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social media how toDo you want to connect with the right customers on Facebook?

Are you using buyer personas to identify your target customers and fans?

With some detective work, you can determine whom you want to reach and how you’re going to engage them on Facebook.

In this article I’ll share five questions to help you identify and connect with your target customers on Facebook.

#1: Do Our Target Customers and Fans Align?

Buyer personas are an integral part of any successful marketing, whether traditional or social, because they clearly define your target customers.

find customers on facebook

Find out how to find your ideal customers on Facebook.

What type of people do you want to do business with? What do they look like? Where do they live and how old are they?

To create a persona for the customer you’re after, jot down the demographics and your additional notes that answer those questions. If you have more than one target demographic, you can repeat this exercise for each customer type.

Now, look at your Facebook Insights to see if the customer demographic profiles you’ve created match the demographic profiles of the people liking, sharing, commenting and following you on Facebook.

avatar icons shutterstock 207788788

Identify your target customer personas. Image: Shutterstock.

By way of example, a surfboard customization company, CTRLV, has identified three primary customer profiles for their business:

  • The young Australian male surfer, 13 to 25, who lives to surf and doesn’t live more than a mile from the ocean. His work fits around his surfing lifestyle, not the other way around. He cares about the environment, and lives and breathes surf culture.
  • The young Australian female surfer, 13 to 25, who is hitting the waves on a regular basis. She’s grown up with surfing and loves the surfing lifestyle. Her whole family surfs and so do all of her friends.
  • The Australian mom and dad surfers, 35 to 45, who are active in the surf schools and competitions and take the kids out for a surf on a regular basis.

A look at the company’s Facebook Insights reveals that their primary Facebook fan demographic aligns with their first two target customer profiles. CTRLV wants to reach avid young male and female surf culture enthusiasts, and they are—52% of their fans are in that target demographic.

Insights also shows CTRLV that their third demographic—moms and dads ages 35 to 44—make up only 8% of their fan base. This suggests that CTRLV may want to consider optimizing their page to appeal more to this demographic group.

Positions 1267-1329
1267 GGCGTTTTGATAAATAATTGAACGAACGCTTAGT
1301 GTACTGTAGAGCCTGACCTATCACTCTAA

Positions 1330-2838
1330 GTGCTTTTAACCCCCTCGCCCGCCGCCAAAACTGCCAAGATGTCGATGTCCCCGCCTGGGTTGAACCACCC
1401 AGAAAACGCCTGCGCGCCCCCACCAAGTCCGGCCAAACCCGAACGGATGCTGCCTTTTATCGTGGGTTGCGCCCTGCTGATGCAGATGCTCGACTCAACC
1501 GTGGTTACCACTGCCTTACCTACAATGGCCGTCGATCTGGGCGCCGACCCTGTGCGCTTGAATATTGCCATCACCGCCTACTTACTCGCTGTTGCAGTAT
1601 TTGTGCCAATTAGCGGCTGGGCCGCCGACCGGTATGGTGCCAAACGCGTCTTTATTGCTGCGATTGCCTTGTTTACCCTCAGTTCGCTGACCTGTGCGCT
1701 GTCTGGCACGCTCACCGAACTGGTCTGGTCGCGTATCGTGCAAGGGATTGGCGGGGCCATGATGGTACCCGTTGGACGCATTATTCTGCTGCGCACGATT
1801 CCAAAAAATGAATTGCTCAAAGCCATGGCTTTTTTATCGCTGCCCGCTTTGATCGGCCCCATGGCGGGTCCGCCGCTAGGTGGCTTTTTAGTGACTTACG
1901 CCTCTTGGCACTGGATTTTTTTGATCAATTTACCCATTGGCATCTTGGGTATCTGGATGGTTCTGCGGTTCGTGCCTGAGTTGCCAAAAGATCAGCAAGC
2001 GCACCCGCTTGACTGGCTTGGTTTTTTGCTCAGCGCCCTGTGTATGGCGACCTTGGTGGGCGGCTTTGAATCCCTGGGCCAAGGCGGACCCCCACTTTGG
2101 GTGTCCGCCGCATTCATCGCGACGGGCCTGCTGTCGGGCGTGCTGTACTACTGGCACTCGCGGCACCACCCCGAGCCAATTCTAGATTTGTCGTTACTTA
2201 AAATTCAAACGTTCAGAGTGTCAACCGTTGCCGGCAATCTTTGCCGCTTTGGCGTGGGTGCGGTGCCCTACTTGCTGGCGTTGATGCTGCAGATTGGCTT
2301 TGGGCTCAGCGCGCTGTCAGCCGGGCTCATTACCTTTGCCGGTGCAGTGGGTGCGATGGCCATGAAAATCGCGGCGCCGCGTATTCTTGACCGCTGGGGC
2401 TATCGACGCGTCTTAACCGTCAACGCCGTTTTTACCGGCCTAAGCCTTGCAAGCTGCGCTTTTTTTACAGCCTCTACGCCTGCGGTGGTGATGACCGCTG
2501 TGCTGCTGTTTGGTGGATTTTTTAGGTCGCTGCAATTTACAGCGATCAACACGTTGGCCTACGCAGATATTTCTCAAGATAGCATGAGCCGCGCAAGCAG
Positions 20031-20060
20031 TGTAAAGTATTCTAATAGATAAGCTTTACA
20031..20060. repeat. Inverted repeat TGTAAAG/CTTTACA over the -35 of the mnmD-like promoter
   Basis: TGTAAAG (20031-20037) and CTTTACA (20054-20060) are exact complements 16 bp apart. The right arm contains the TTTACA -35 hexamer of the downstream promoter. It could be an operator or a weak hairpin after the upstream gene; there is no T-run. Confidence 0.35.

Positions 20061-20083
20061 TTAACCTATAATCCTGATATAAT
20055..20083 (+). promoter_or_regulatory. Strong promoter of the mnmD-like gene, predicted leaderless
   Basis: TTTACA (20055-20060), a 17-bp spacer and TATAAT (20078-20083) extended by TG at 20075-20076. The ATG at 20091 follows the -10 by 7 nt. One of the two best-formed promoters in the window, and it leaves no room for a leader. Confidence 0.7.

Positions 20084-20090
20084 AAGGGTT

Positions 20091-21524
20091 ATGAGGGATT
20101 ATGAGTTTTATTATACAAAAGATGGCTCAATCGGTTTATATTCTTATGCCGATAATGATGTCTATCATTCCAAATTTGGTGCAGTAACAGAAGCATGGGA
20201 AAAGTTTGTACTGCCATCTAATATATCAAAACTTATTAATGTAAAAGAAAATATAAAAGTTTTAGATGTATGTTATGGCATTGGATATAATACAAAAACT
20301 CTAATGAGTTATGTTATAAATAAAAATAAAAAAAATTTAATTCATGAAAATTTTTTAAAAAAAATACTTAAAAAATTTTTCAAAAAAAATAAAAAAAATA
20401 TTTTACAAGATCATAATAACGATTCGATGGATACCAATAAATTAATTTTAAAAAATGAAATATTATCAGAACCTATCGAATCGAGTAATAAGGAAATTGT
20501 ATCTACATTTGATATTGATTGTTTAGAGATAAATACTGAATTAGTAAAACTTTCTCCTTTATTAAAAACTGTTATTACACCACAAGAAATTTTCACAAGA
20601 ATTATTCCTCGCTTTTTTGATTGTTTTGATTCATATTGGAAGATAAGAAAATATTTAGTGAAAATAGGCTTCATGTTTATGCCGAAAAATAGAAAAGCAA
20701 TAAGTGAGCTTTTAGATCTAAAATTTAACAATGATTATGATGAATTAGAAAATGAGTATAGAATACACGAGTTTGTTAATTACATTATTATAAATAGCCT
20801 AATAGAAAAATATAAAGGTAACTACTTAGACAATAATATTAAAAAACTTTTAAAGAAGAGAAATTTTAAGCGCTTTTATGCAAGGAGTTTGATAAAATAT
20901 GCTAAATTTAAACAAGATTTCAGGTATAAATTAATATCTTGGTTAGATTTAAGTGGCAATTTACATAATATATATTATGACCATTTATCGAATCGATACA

facebook fan demographic chart

Check social media analytics to see if your target customers are also your fans.

Interestingly, when looking at which fans are most engaged, the 35-44 age group wins hands down. What does this mean? It indicates that the company may need to tweak their posting tactics in order to reach more buyers.

If you find that your buyer personas and fans aren’t aligning or engaging as you suspect they should, make adjustments as needed. That becomes easier as you answer the rest of the questions in this article.

#2: When Do Our Target Customers Use Facebook?

People’s lifestyles, interests and habits influence how, why and when they use social media. Understanding those influences and behaviors helps you avoid ineffective posting tactics (e.g., throwing up posts at random times and hoping for the best).

Going back to CTRLV, they know their primary target customers are surfing first thing in the morning and again in the late afternoon, depending on the tides and swell. These customers are most likely to look at Facebook when they’re checking the surf conditions or when they’re done surfing for the day.

facebook post insights

Check your post Insights to see when your buyers are on social media.

A look at CTRLV’s Facebook Insights reveals when their updates received the most engagement. In this case updates have done well in post-surf time slots, but not that great in prime surfing time slots.

When you compare your target demographic with the times they’re most engaged, you’ll find patterns that help you set up a publishing schedule that reaches the people who are most likely to buy from you.

#3: What Motivates Our Customers to Connect With Us?

It’s easy to look at your social posting through your own goggles. You know what’s interesting about your business, right? Well sure, but your ideal buyers may have other issues and concerns that aren’t obvious to you. If you want them to connect with you, it’s worth digging deeper to find out what matters to them.

With a little research, CTRLV found that their target buyers aren’t consumerists by nature, but are driven by other values: lifestyle, a passion for the perfect wave and community.

CTRLV tapped into that passion by highlighting the company’s support of surf community events and causes.

blank surfboards

Tap into your ideal buyer’s motivations, needs and dreams.

To find out what matters to your own target customers—and to get them to connect with you—do some ethnographic research. Follow conversations on blogs, in groups, communities and social media chats that relate to your product or service. Listen, then craft updates that cater to those passions.

#4: Where Do Our Customers Go for Answers?

You can get an idea of what news sources your ideal buyers rely on simply by doing a graph search on Facebook, or a hashtag and topic search on Twitter, LinkedIn and Google+. Whichever platform your ideal buyers are using to find answers, you’d better be there too—front and center.

CTRLV’s ideal buyers are into surfing to such an extent that they get all of the surfer mags, read the surf blogs and check in to coastalwatch.com daily. It made sense for the company to focus on reaching out via surfing magazine platforms. CTRLV has guest blogged on a few magazine websites and so far the response has been terrific.

shark cull post

Know where your buyers are looking for information and make sure you’re part of that resource.